Memorable Teaching

Zoe Benjamin

Memorable Teaching: A summary of Peps Mccrea’s book

Memorable Teaching: A summary of Peps Mccrea’s book

Leveraging memory to build deep and durable learning in the classroom: Learning results in a change to our long-term memory. This book focuses on the importance of our working memory, as this will determine what goes through to our long-term memory and how effectively it is stored.

Peps Mccrea summarises the following nine principles of memorable teaching.


Harnessing the Working Memory

  • Managing information

Eliminate distractions.  Distractions can come from the physical environment (displays, clocks, music), social environment (interruptions, off-task conversations, teachers talking while students are working), the tasks or activities (redundant text or images in presentations or worksheets, a forced focus on real life contexts or unnecessary complexity during early acquisition).

  • Streamlining information

Consider how best to communicate the information we need students to learn. Speech allows us to communicate in a linear way, while diagrams can illustrate how components relate to each other. Text can allow students to process the information at their own pace, but speech is more flexible and can be adapted to meet the needs of the students. Our working memory can handle more information if it is presented to more than one component simultaneously (e.g. speech goes to our phonological loop and images go to our visuo-spatial sketchpad).

  • Orienting attention

Information must be attended to if we want it to enter our working memory and consequently move into our long-term memory. Help students to filter the correct information by explicitly showing or telling them what to focus on in advance. Stress the most important information and reduce distractions that may take up valuable space in their working memories.

  • Regulating load

Our working memory is most effective when processing two or three interacting elements at once. We can reduce the demand on students’ working memories by relating new information to concepts that the students are already familiar with. When this is not possible, reduce the amount of new information students are asked to process at the same time. Give students time to pause and write down what is being discussed to reduce the amount of information that they are required to store in their working memory; once it is freed up they will be able to contribute more fully to a discussion.


Directing the Working Memory


  • Expediting elaboration

Elaboration occurs when our working memory interacts and modifies our long-term memory. Learning will be more effective if the relevant areas of the long-term memory are readily available through a starter activity (priming). You can explicitly discuss how the new knowledge fits in with previously learnt content.

  • Refining structures

Variation is a useful strategy to help students refine the structures in their long-term memory; showing contrasting examples will allow students to discern the defining aspects of an idea or definition. Separating similar concepts into different lessons allows students to appreciate the subtle differences; often we do the opposite and teach similar topics at the same time.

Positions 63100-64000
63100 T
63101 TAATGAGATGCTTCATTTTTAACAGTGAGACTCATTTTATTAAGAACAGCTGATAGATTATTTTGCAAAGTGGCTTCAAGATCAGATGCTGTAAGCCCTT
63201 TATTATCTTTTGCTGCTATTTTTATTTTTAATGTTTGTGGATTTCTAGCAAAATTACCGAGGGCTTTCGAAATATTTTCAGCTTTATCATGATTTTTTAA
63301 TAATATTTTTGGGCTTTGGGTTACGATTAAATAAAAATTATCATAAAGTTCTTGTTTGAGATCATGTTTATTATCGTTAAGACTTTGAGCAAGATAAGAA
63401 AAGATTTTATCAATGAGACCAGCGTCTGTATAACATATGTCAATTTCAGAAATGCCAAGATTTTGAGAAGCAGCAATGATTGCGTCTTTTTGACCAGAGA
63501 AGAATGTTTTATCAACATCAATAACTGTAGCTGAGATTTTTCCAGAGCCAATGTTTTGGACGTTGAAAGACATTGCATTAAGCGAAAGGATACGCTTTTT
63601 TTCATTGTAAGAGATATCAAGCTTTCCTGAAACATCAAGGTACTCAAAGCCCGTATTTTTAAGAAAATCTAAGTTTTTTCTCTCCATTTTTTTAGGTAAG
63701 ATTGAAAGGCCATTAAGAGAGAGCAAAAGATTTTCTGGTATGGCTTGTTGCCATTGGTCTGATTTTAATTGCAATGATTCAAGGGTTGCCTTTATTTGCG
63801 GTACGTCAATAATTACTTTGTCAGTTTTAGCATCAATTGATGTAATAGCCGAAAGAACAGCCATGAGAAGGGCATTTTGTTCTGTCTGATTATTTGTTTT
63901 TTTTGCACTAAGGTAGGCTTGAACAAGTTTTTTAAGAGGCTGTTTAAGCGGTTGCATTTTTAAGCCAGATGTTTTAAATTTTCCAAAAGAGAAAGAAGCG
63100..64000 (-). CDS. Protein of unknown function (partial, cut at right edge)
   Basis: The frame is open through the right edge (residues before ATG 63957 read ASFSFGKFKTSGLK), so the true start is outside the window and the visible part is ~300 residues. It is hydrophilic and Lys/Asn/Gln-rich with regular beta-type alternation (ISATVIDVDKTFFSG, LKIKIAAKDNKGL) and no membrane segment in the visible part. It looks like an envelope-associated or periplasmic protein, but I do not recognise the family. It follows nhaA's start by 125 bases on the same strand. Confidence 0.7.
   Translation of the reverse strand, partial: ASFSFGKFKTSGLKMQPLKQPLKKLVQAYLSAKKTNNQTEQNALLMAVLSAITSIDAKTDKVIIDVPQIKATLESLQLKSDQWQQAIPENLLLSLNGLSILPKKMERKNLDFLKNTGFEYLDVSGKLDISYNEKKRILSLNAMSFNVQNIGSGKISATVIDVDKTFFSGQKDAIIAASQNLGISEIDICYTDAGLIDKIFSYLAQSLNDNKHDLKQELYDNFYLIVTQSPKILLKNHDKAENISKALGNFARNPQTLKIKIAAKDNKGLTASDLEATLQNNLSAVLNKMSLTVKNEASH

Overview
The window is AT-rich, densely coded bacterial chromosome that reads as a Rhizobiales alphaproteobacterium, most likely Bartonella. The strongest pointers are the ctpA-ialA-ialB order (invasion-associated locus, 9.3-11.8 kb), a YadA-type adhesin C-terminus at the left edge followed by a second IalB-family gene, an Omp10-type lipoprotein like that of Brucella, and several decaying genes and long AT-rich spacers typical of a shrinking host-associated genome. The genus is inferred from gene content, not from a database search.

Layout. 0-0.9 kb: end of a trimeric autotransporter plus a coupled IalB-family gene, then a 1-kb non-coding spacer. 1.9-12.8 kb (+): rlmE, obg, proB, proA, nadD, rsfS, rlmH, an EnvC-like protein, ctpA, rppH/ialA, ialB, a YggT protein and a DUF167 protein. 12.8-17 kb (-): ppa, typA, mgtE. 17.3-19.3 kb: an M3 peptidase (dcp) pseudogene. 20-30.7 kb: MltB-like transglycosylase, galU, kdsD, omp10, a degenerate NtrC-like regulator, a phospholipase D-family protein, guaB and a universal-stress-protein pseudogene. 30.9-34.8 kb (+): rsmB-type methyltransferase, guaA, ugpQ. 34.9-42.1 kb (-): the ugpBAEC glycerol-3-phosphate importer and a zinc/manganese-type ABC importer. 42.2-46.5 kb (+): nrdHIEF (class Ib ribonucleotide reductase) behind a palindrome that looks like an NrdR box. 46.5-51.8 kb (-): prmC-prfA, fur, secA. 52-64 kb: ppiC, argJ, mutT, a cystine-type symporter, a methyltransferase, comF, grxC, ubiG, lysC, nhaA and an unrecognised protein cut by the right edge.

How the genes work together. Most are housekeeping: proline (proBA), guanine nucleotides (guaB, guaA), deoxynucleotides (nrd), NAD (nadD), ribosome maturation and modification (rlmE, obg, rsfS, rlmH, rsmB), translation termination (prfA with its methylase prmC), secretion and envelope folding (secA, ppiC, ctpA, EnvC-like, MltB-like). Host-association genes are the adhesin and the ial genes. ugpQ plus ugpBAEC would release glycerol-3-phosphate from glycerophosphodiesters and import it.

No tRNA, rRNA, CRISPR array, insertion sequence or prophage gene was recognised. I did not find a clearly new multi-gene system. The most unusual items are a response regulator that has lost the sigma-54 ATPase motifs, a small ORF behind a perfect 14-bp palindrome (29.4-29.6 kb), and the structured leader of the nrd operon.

• Stabilising changes

Memories in our long-term memory decay if they are not used in order to make the long-term memory more efficient. Forgetting is a default setting in our long-term memory and the information we teach will be forgotten unless we intentionally take steps to prevent it. Memories are strengthened every time they are retrieved. The less help students have with the retrieval, the stronger the memory becomes. Retrieval is more effective when it is in a low-stakes setting; otherwise, anxiety can take up space in the working memory and makes retrieval from the long-term memory more difficult. Retrieving something just before it is forgotten is the most effective time, so spacing retrieval throughout the term is best. Interleaving is also an effective approach to strengthening memories; moving from retrieving information about one topic another unrelated topic.


Amplifying Impact

  • Aligning pedagogies

This is about selecting the right teaching strategy for the skill or content being taught. The same content may need a very different approach during the early acquisition phase that it will once students have a secure introductory understanding of it. Direct instruction may be necessary initially before an inquiry-based approach can be effective.

  • Embedding metacognition

For teaching to have the greatest impact, students need to understand the principles of memorable learning and strategies to improve retention, they need to have goals and be aware of whether they are on track to reach these and they need to be able accurately assess their own level of understanding. Teachers can explicitly explain to their students why they have selected certain activities for them. A practical way to improve calibration is to ask students to predict how they will score on a quiz or assessment, evaluate their own performance using a mark scheme or assessment objectives and then reflect on how accurate they were and why they were or were not successful at predicting their performance.


Mccrea, P., 2019. Memorable Teaching: Leveraging Memory to Build Deep and Durable Learning in the Classroom. JOHN CATT EDU Limited.